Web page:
But maybe our only women’s-bodies-should-be-objectified/men-looking-at-men’s-bodies-makes-you-gay society can’t handle the swooning that would ensue if we were able to see as much of A-Rod, Phelps, and Kobe’s athletic physiques as we see of JD, Turk, Dr. Cox, and The Todd. For a game that appeals quite equally to female as well as male players, GH sure didn’t aim to give men and women equal ad time and representation.

(For other posts in this series, click here)

November 21, 2008

Two standards of “sexy”

Posted in beauty culture, Celebritocracy, double standards, gender, hot lists, objectification, representation, sexual politics, sexy at 9:10 pm by LB

From the world of “top lists”:

via Yahoo!’s OMG! department, that gives me pop culture news when I’m trying to access my e-mail via the Yahoo! homepage that I’d really rather not know about, comes 2 male “hot lists” that I find rather interesting.  First, People magazine name Hugh Jackman the sexiest man alive.  Nothing new here: People’s “sexiest man” regularly is permitted to be and look much older than “sexiest women” are (the last 3 were Damon @ 37, Clooney @ 45, and McConaughey @ 36; Maxim’s ’08 “Hot 100” #1 is 30, and the last 3 were 21, 31, and 30).  

No, what I found interesting was the accompanying pictorial on the sexiest fathers in Hollywood.  

  1. The photos used were shots of the fathers in action, playing with their kids.  So lovely and sweet, but not quite the MILF-esque treatment given to editorials about “sexy moms.”  Sidenote: I do think that “sexy parent” editorials are horrible:  I’d rather read about good parents period, sexy or not.  To me, that makes as much logical sense as having a pictorial about the best brunette parents–hair color has about as much to do with being a parent as being sexy does.  But if they’re going to have the them at all, they should focus both kinds of editorials on their parenting creds (since all it takes is a personal trainer, a stylist, and a decent photographer to be sexy in Hollywood).  But even still, if they’re going to take the MILF angle (ugh, I shudder each time I even type that), can we at least evaluate the dads and the moms in the same sexified manner?  FILFs, anyone?  
  2. It seems that what counts as being a sexy mother is having the expendable time, money, and energy to put the work into getting your body back to a pre-pregnancy state, tasks that become so much easier with hired help–nannies, personal trainers, stylists, makeup artists, post-pregnancy photo shoots with favorable lighting, etc.  But what counts for being a sexy dad is in spending time with your kids, which I suppose is either an expected given for mothers or is irrelevant to their sexiness.  Hmmm…women judged on how they look, men judged on what they do…where have I heard that before??

 So the second thing I saw was again from OMG! breaking news about the 25 Hottest Hunks in Hollywood.  Again, we see the age discrepancy here, with is nothing new to celebrity men’s and women’s hot and sexy status.  Looking at the photos, I just want to know: why do they have so much clothes on?  How can we call them “hot” when men’s clothing gives us little indication of what’s underneath?  There seems to not be enough information to evaluate these men by…. yes, I’m joking but also not.  I’d say, if we saw a Hot list of women with so much clothing on, I think there’d be rioting in the streets.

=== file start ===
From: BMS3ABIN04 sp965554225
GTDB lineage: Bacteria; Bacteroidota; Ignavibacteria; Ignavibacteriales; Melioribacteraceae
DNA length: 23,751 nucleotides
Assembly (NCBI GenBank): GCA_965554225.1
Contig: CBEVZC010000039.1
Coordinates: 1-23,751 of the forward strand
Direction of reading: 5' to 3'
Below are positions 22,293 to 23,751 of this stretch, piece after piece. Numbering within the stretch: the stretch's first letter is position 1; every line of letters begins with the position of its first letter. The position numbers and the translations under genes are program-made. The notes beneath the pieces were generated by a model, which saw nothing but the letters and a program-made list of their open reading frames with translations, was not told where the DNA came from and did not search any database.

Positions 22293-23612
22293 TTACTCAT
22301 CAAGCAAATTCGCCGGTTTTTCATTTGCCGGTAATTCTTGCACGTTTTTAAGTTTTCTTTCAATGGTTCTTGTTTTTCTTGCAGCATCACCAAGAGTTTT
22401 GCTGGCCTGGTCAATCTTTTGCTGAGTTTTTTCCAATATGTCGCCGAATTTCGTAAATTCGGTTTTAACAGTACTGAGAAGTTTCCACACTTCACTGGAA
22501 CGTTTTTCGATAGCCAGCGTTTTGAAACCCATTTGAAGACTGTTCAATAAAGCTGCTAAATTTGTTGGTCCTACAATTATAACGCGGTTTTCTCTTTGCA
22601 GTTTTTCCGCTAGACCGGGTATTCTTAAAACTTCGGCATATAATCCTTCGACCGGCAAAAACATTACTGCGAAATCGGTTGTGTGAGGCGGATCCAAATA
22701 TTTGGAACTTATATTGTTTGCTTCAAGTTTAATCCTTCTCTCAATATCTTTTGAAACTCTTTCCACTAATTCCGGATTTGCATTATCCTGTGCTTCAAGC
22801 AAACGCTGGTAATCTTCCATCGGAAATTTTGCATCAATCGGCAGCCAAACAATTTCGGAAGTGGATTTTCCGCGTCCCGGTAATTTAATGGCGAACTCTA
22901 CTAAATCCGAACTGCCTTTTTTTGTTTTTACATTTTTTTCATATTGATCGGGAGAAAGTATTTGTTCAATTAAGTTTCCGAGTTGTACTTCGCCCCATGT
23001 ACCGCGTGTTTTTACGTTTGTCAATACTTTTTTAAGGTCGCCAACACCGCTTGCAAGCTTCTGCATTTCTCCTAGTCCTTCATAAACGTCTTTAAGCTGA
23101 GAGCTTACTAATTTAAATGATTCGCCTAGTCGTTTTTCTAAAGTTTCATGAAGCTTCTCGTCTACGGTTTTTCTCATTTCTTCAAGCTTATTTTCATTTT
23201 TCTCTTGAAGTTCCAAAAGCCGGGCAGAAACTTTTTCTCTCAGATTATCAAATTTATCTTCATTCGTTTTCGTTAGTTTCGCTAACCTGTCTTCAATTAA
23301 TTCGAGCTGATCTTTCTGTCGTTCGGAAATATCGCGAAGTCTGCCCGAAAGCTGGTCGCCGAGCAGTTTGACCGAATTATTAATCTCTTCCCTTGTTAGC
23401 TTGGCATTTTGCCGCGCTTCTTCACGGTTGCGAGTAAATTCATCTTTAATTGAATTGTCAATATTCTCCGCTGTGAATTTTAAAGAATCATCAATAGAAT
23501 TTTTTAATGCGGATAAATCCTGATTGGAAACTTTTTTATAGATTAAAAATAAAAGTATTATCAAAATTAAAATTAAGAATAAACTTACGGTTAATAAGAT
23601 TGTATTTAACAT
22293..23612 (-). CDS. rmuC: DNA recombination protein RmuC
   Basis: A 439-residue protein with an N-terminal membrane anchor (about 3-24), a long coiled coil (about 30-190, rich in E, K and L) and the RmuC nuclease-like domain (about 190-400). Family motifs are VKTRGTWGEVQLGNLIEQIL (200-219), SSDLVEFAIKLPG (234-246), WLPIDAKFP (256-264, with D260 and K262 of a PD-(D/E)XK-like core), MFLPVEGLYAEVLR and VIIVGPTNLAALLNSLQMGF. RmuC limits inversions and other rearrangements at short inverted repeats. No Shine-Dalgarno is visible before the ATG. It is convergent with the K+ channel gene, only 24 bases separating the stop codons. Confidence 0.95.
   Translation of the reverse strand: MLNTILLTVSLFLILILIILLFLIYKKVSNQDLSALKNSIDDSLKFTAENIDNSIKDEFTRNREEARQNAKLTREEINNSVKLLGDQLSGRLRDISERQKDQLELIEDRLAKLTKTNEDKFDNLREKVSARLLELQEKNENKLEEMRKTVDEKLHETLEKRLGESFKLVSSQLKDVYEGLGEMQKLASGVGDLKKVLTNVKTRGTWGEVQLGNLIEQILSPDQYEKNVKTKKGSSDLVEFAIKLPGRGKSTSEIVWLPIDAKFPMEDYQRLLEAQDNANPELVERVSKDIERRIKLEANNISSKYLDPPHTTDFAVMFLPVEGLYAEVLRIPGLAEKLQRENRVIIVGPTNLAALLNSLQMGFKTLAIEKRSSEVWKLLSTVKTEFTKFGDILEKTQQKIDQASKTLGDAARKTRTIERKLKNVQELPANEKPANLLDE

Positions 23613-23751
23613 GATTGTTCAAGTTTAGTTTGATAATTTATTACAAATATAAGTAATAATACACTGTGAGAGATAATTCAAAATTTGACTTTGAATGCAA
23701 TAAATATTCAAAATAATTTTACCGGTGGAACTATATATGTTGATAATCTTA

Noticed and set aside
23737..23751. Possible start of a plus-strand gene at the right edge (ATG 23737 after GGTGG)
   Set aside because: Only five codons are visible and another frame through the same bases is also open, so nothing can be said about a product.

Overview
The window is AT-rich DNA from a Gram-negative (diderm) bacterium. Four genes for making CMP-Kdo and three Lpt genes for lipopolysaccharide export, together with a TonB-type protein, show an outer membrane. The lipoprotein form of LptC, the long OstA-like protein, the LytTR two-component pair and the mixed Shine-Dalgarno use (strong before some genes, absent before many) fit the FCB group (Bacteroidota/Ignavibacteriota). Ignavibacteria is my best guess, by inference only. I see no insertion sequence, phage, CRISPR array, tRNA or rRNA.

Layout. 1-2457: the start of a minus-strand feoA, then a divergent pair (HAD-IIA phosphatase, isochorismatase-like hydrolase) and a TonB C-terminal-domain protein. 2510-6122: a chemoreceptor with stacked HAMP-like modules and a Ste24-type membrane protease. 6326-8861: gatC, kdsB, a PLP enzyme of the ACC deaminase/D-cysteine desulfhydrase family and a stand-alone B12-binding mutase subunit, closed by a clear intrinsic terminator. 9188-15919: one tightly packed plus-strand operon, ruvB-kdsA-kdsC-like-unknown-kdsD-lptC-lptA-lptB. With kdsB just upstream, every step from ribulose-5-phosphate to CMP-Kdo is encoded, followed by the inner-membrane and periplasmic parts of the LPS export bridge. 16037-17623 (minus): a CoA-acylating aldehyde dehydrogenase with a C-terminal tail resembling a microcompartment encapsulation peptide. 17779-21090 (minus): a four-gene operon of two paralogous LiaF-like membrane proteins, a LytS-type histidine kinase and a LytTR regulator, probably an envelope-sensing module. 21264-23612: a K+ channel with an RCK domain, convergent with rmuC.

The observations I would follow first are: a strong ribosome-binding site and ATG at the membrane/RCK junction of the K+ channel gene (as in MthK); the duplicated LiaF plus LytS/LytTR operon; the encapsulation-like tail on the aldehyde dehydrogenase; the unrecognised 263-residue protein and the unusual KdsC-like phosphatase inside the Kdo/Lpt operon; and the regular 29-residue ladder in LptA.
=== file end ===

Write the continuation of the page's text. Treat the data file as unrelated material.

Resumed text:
November 17, 2008

Contemplating the significance of Playgirl’s end

Posted in double standards, entertainment, gender, phallocentrism, pornography, power hierarchy, representation, sex work, sexism at 10:00 am by LB

There was an article today in the New York Times about the recent end to Playgirl magazine.  Recently it’s publisher cancelled the magazine’s distribution.  I pulled out a few things from the article that I felt were very telling:*

 
So [in trying to rebrand Playgirl after the emphasis on gay imagery by previous ownership and editors] she and her fellow editors, all women in their 20s and all relative neophytes to the world of magazines — and pornography — resolved to fill Playgirl with something different. They aspired to bring Playgirl back to its roots, back to a time when the magazine covered issues like abortion and equal rights, interspersing sexy shots of men with work from writers like Raymond Carverand Joyce Carol Oates.

All the while, the editors juggled the demands of the publisher, Blue Horizon Media, which they said pushed to fill Playgirl with even more nudes and fewer words.

[…]

“I’m not a publishing expert, but it seems to me like it would be impossible to sustain a magazine on the quantity of ads Playgirl sold,” Ms. Collins said.

Although the Playgirl Web site is still running, the graphic content is geared more toward gay men. None of the magazine’s editors are involved.

Ms. Caldwell [one of only 3 editors] said Playgirl magazine suffered from the twin malaises of rising costs and declining sales.

[…]

Playgirl was started 35 years ago as a feminist response to Playboy and Penthouse. (Playboy sued Playgirl in 1973 for trademark infringement; the suit was settled amicably.) Over the years, the magazine changed ownership, began catering more to gay men, and whittled its operations down. Still, the magazine drew an avid readership, Ms. Caldwell said, selling 600,000 copies per issue in more than three dozen countries.

[…]

“For better or worse, this was a real blow for feminism. We were the only magazine that offered naked men to women.”